“It’s wonderful to have a successful breeding season and a healthy baby on the ground,”  Keeper Sasha Brook said. “Imerina is a strong baby and first time mother Rikitra is doing all the right things, nursing and grooming her baby well, which is great to see.”

Ring-tailed lemur baby at Taronga Western Plains Zoo

Imerina peers out from the safety of her mother’s chest. Photo by Sasha Brook, Taronga Western Plains Zoo.

To learn more about ring-tailed lemurs, see our lemur article.

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“Oh Hello There!” Koala Joey Emerges from Pouch at Taronga Western Plains Zoo

Koala joey

Meet Storm, a seven month old joey. Photo by Taronga Western Plains Zoo.

Visitors to the Taronga Western Plains Zoo in Dubbo, Australia delight in the new koala joey on view. Named Storm, the seven-month-old joey is the first koala joey of the season to emerge from his pouch.

This is the second joey for mother Wild Girl. Wild Girl came to the zoo’s wildlife hospital after she suffered a hip wound after being struck by a car and was unable to be returned to the wild.

Koala joey and mother

Storm with his mother Wild Girl. Photo by Taronga Western Plains Zoo.

“Thunder is approximately seven-months-old, born in January 2015. Wild Girl is quiet protective of Thunder. He can be seen on the front of her chest for now but in the coming months will start to move on to her back,” said keeper Karen James.

For more information about the koala joeys at Taronga Western Plains Zoo, visit www.zoofari.com.au.

Learn more about koalas at our koala facts article.

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Hand Raising a Cheetah Cub

Cheetah cub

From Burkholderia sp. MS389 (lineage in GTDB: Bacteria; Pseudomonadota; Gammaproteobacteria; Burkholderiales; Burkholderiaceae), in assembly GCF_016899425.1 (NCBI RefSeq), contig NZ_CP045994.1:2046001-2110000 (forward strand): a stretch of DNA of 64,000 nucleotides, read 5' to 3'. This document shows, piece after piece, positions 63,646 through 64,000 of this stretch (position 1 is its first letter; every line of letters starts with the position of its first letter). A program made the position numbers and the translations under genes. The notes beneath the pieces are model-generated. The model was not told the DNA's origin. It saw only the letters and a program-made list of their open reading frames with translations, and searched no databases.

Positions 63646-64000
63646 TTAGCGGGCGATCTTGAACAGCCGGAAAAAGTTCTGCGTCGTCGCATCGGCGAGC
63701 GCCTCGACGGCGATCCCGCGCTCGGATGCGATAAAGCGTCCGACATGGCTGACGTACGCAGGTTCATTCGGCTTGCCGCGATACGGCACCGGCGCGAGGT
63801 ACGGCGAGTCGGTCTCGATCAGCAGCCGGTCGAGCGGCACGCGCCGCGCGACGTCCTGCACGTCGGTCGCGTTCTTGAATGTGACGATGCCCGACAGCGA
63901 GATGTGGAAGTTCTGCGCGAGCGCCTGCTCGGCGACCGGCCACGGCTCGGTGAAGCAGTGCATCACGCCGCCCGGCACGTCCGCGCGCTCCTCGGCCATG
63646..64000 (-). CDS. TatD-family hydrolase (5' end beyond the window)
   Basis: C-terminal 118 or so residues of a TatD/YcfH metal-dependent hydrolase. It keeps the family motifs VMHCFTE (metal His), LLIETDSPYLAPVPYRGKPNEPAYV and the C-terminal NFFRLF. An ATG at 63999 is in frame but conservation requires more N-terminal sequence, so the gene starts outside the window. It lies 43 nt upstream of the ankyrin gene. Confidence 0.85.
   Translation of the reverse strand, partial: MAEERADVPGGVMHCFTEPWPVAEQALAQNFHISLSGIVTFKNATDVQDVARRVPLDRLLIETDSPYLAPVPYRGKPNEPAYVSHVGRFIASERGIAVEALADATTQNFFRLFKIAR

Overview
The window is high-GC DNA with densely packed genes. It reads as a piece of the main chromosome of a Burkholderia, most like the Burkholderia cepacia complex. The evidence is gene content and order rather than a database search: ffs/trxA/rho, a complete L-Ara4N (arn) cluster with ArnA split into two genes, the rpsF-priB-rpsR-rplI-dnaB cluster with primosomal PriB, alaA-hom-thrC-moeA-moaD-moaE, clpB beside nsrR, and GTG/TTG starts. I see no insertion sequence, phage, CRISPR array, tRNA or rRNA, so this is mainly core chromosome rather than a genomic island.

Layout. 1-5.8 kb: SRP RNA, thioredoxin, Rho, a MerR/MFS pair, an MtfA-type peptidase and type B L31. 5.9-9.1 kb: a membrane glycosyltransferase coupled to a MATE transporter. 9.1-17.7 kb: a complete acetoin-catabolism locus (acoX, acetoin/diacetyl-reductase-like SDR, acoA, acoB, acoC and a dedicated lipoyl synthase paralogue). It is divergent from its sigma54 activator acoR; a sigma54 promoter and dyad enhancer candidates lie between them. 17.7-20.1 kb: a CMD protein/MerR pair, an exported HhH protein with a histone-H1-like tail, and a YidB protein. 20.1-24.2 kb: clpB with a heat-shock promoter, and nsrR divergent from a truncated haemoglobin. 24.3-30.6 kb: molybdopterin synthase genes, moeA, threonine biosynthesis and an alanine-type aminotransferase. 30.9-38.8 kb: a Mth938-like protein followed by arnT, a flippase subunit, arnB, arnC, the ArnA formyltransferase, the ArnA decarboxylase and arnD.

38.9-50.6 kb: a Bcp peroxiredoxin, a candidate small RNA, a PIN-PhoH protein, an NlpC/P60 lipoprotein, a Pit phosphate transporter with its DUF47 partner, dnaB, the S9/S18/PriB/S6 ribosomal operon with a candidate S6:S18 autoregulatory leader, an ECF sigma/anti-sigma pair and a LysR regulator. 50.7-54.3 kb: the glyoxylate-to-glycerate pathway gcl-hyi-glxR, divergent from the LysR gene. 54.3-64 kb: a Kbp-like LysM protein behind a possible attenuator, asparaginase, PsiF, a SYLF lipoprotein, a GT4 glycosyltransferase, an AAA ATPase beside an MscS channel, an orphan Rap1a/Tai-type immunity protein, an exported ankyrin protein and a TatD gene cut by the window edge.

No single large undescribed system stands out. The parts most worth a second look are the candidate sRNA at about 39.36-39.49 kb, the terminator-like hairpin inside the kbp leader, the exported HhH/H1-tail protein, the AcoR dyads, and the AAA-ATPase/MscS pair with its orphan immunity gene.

Photo by Taronga Western Plains Zoo.

The zoo keepers at Taronga Western Plains Zoo have had their hands full raising a little cheetah cub named Siri.

Siri was born on May 21 this year to experienced mother Halla. But usually, cheetahs are born in litters of three to five cubs. When a single cub is born, mother cheetahs generally reject the cub since survival rates for a single cub are low in the wild.

Zoo keeper Linda Matthews said: “We were on alert when we knew there was only one cub, and after 24hrs based on what we were seeing, we intervened to give Siri the best chance of survival.”

Bottle feeding a cheetah cub.

A keeper bottle feeds Siri. Photo by Taronga Western Plains Zoo.

For the first six weeks, keepers provided 24/7 care for the cub.

Cheetah cub and puppy

Siri and Iris the puppy interact. Photo by Taronga Western Plains Zoo.

At eight weeks, they introduced a 7-week-old retriever cross mastiff puppy named Iris as a companion. This will help Siri develop her animal instincts and social interaction.

Cheetah cub

Photo by Taronga Western Plains Zoo.

Learn more about cheetahs in our cheetah facts article.